Comparing Approaches to Academic Integrity

The activities in this section ask you to look at how our and other institutions define and handle academic misconduct. Of particular interest are the consequences for academic misconduct both at UConn and at other institutions, including a brief discussion of how a campus newspaper might announce that an article has been plagiarized.

  1. Review the Student Code regarding Academic Misconduct, and then do a Google search for “Honor Code” and “Academic Misconduct.” Review other university’s practices and select at least three different ways of encouraging academic integrity at different institutions. Spend 20 minutes writing about what’s at stake for students, for instructors, and for these institutions when it comes to academic integrity. What do you believe college campuses should do to better support and encourage academic integrity?
  1. Read carefully the following article on college newspapers’ responses to plagiarism among their staff writers, “Should Student Newspapers Name Fabulists and Plagiarists?” Write for 20 minutes about what you think the response to student newspaper plagiarism should be. What do you see as the relationship between plagiarism on a student newspaper and plagiarism in a college course? Should the names of students who plagiarize or cheat at UConn be published in the Daily Campus?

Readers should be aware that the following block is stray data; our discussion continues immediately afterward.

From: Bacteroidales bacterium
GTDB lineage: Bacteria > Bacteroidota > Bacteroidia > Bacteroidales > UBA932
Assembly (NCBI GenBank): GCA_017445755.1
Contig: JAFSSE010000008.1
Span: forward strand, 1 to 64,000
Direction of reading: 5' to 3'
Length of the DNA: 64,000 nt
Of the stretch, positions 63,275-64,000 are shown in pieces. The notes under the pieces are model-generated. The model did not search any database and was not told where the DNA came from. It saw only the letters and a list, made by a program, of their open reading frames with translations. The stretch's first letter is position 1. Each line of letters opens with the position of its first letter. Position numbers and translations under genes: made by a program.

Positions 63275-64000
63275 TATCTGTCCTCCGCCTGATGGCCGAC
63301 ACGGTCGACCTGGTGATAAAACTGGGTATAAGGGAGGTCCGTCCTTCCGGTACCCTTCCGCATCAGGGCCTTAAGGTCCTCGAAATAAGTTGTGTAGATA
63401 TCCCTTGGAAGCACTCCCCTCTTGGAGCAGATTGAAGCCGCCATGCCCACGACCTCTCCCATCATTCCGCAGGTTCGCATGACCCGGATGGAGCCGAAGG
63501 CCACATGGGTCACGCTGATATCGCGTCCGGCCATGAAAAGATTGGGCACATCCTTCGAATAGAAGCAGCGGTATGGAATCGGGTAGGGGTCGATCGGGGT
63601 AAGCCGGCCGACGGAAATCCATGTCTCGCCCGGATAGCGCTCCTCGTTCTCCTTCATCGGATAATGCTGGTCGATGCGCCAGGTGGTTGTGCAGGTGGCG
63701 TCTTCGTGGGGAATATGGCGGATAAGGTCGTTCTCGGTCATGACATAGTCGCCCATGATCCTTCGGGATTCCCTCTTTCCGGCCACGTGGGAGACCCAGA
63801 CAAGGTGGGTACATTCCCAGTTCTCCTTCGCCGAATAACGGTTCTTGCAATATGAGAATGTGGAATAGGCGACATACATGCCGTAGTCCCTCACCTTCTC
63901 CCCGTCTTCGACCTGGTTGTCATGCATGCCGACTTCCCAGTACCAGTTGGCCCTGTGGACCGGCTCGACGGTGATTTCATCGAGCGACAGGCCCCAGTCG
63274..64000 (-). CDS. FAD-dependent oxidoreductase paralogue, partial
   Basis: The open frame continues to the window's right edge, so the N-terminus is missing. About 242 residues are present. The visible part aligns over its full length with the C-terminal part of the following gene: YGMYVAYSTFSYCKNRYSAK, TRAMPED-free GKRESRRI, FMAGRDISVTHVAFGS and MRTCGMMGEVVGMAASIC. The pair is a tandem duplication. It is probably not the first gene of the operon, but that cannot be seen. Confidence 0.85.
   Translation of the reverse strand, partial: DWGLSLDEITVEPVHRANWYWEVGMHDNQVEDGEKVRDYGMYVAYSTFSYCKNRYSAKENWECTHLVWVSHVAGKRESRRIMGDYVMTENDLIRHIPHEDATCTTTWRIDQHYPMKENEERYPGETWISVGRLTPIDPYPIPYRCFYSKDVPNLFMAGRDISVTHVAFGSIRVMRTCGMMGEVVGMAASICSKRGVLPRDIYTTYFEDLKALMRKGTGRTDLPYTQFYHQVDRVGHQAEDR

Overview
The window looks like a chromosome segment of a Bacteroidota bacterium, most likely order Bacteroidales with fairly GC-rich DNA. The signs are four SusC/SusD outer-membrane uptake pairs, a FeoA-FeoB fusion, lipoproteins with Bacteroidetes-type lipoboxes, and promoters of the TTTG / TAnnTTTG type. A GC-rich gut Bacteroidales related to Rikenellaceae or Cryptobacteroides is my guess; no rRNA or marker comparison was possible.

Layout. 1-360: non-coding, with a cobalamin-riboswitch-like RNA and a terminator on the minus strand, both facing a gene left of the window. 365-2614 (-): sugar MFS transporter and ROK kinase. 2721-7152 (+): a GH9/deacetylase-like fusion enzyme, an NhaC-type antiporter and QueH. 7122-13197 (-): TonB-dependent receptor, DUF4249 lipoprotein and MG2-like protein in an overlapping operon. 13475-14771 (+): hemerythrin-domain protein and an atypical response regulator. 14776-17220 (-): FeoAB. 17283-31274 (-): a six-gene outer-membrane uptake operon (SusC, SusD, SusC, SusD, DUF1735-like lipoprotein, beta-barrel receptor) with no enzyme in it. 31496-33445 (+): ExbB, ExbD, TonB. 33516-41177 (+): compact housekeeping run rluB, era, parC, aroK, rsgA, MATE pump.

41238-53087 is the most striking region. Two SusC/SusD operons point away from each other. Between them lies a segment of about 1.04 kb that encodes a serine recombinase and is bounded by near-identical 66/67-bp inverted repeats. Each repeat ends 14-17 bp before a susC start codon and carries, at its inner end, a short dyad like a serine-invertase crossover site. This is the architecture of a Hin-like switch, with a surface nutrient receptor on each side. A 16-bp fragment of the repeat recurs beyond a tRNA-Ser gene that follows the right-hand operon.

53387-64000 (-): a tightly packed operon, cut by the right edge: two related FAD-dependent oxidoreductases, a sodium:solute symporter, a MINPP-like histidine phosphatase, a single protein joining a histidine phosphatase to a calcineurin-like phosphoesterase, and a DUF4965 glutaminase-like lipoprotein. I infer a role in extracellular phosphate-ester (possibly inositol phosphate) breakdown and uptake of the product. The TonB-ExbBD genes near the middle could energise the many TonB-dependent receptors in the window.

1. French historian (and cultural theorist) Michel Foucault argued that what is called repression usually reveals “a veritable discursive explosion” (1.17). In some ways, this explosion of talk and writing about what should not be talked about teaches the subject rather than explaining the reasons for the interdiction. When teachers, writers, and students discuss the ethics of their work, “plagiarism” and “academic misconduct” come up. Take about 30 minutes to run a quick “Google Scholar” search on the terms “plagiarism” and “academic misconduct.” What’s the “discursive explosion” around those terms? Can all this talk about those terms in fact enable plagiarism and academic misconduct? How? If both staying silent about the issues and talking about the issues are not effective, what might that suggest about the ethics of authorship?